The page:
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Highway to the danger zone
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Remember MacGyver? He was the fictional secret agent of 1980s television who would get out of world-threatening jams using only duct tape and a Swiss Army knife. Listening to Pope Francis in Korea the other day, I had some flashbacks to the prime-time show.
Pope Francis, who has described the church as a field hospital, doesn't even need hardware-store items; he bandages wounds with invitations to the gospel and the sacraments of the church.
As Christians and other religious minorities are being forced out of Iraq; as tear gas was used on protesters after the death of an unarmed young man in Missouri; as news reports continued to go into graphic detail about the suicide of the beloved actor and comedian Robin Williams, Pope Francis pointed to hope.
He said: "The hope held out by the gospel is the antidote to the spirit of despair that seems to grow like a cancer in societies which are outwardly affluent, yet often experience inner sadness and emptiness. Upon how many of our young has this despair taken its toll! May they, the young who surround us in these days with their joy and confidence, never be robbed of their hope!"
Again and again, the Pope repeats some variation of what he said in Korea: Do not let yourself be robbed of hope. For there is theft happening all around us, as the recent news shows: theft of dignity, of our freedoms and even of our lives.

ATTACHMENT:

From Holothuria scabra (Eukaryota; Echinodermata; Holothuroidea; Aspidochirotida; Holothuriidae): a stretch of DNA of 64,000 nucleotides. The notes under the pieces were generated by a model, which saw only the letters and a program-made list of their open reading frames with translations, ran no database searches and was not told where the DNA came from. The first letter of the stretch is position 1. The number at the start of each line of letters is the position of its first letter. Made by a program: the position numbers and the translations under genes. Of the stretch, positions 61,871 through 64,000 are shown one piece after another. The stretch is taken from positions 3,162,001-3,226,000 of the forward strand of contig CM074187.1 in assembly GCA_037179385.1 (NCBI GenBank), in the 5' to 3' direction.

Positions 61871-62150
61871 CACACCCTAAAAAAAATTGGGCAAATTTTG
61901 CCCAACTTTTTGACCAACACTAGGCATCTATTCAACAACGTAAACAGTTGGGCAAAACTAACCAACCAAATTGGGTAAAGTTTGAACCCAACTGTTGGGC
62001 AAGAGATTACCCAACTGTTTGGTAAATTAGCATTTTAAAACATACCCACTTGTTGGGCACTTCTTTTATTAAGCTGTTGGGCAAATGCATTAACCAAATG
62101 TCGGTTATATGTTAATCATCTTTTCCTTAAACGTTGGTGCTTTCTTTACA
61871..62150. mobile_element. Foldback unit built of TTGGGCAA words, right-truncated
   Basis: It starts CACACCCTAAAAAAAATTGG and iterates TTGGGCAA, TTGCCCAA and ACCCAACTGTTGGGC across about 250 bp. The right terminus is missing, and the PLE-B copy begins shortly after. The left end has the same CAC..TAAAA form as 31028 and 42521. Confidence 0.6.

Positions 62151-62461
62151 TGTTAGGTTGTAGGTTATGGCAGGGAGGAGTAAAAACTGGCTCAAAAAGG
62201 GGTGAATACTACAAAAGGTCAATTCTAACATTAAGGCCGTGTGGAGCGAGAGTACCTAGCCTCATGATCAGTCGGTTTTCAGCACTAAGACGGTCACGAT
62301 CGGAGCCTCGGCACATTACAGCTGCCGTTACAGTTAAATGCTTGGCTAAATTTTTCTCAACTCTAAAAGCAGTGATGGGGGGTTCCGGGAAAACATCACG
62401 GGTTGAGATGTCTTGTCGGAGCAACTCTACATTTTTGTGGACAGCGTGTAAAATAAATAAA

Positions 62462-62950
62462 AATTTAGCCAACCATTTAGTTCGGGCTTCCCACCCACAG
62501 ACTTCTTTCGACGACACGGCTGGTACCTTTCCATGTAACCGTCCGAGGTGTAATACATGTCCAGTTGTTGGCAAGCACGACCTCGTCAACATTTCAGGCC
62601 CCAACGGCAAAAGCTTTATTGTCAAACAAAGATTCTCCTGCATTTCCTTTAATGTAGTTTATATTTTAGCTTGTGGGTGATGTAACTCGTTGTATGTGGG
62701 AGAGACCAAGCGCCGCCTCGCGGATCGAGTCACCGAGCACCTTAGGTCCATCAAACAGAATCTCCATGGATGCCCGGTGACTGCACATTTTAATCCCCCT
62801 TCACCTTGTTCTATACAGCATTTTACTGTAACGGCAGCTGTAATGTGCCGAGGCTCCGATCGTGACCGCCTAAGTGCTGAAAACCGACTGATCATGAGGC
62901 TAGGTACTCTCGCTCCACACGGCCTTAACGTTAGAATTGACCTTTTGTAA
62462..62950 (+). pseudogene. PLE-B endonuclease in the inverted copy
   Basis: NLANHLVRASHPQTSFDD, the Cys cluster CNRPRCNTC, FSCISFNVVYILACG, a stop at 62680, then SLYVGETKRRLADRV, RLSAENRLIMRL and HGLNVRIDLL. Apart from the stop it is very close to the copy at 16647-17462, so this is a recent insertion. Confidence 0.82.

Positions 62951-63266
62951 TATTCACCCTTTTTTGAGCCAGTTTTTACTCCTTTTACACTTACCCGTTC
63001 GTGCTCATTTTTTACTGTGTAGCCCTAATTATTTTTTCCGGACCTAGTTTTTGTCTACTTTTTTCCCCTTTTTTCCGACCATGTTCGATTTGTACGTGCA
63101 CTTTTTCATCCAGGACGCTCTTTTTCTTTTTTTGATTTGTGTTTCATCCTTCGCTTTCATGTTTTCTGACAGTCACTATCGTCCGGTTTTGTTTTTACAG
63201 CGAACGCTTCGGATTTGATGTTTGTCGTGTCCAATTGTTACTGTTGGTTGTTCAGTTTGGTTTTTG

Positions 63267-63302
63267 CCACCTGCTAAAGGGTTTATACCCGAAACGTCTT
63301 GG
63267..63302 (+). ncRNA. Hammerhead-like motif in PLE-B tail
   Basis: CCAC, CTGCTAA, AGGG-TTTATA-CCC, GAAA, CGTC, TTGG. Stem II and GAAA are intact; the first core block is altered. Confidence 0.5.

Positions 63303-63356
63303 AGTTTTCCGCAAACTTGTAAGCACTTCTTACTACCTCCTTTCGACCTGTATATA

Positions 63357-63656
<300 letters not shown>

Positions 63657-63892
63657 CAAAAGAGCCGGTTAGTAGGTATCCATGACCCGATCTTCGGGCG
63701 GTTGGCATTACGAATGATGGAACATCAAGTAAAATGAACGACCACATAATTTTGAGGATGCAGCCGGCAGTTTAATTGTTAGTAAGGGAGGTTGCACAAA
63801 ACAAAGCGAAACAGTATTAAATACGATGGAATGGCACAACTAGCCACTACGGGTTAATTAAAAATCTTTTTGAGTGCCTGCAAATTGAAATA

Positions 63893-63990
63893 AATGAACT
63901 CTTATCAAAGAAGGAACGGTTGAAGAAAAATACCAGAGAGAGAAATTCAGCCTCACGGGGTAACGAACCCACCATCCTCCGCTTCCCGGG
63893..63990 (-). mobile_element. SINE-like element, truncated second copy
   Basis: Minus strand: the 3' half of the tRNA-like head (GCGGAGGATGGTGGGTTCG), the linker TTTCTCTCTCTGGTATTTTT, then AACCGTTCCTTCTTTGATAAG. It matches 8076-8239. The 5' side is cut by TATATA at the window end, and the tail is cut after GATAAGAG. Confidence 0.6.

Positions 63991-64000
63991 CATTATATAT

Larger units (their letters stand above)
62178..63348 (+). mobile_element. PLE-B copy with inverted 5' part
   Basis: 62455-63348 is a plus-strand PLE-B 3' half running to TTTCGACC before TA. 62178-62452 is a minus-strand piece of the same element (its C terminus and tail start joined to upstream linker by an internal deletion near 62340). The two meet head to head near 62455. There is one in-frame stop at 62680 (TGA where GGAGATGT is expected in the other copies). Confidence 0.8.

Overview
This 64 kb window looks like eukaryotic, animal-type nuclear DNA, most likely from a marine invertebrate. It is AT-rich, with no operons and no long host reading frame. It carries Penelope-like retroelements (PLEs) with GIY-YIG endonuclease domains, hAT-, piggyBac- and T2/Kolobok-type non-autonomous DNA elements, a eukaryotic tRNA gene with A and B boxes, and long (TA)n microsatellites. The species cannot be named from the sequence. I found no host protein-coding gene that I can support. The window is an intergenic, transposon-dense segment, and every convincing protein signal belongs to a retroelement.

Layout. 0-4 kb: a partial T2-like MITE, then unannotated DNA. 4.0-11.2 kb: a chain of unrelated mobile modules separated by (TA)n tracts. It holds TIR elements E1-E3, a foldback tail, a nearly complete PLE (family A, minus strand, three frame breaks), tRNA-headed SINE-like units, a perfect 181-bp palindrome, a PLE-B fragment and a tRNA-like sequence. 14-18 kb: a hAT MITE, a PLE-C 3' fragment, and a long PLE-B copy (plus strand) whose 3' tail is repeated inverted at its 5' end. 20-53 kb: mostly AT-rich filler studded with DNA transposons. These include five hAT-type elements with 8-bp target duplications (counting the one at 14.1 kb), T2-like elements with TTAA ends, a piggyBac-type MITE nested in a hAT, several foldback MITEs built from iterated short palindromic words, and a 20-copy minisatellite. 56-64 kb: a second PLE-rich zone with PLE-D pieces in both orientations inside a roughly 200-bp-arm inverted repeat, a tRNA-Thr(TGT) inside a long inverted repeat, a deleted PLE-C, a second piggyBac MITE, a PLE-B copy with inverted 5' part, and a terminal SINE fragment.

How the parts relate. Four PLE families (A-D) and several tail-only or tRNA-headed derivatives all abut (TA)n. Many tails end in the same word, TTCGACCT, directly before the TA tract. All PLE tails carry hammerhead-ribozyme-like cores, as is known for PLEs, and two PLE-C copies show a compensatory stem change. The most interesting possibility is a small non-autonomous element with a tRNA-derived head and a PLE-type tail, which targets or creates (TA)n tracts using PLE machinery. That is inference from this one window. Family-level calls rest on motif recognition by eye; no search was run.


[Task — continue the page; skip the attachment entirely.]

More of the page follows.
"The human heart aspires to great things, to important values, to profound friendships, bonds that are strengthened rather than broken by the trials of life," Pope Francis said earlier this summer. "Human beings aspire to be loved, and to be loved definitively. Do not let yourselves be robbed of the desire to construct great and solid things in your lives!"
Standing in the bar car of an Amtrak train that was going backward in the Northeast the other night, (which might be a better metaphor for life than I could have come up with on my own), -- I talked to a weary young man in his early 30s, who explained that he got married in the church but hasn't been to Mass since, talked about what "a stand-up guy" Pope Francis is, dubbing him "the boss."
Warm feelings abound about Francis, certainly. But what is the Pope saying? His point is that we were created for a life so much better than the one we're currently living. Not pain-free, mind you, but one where suffering matters, where it is redemptive.
For the sake of Christians the world over who will live and die for their faith, we ought to work some MacGyver moves of our own, joining Pope Francis in trying to end the highway robbery that we've brought upon ourselves, and even acquiesced to. The highway to heaven is a whole lot better.
Kathryn Lopez is the editor-at-large of National Review Online. She can be contacted at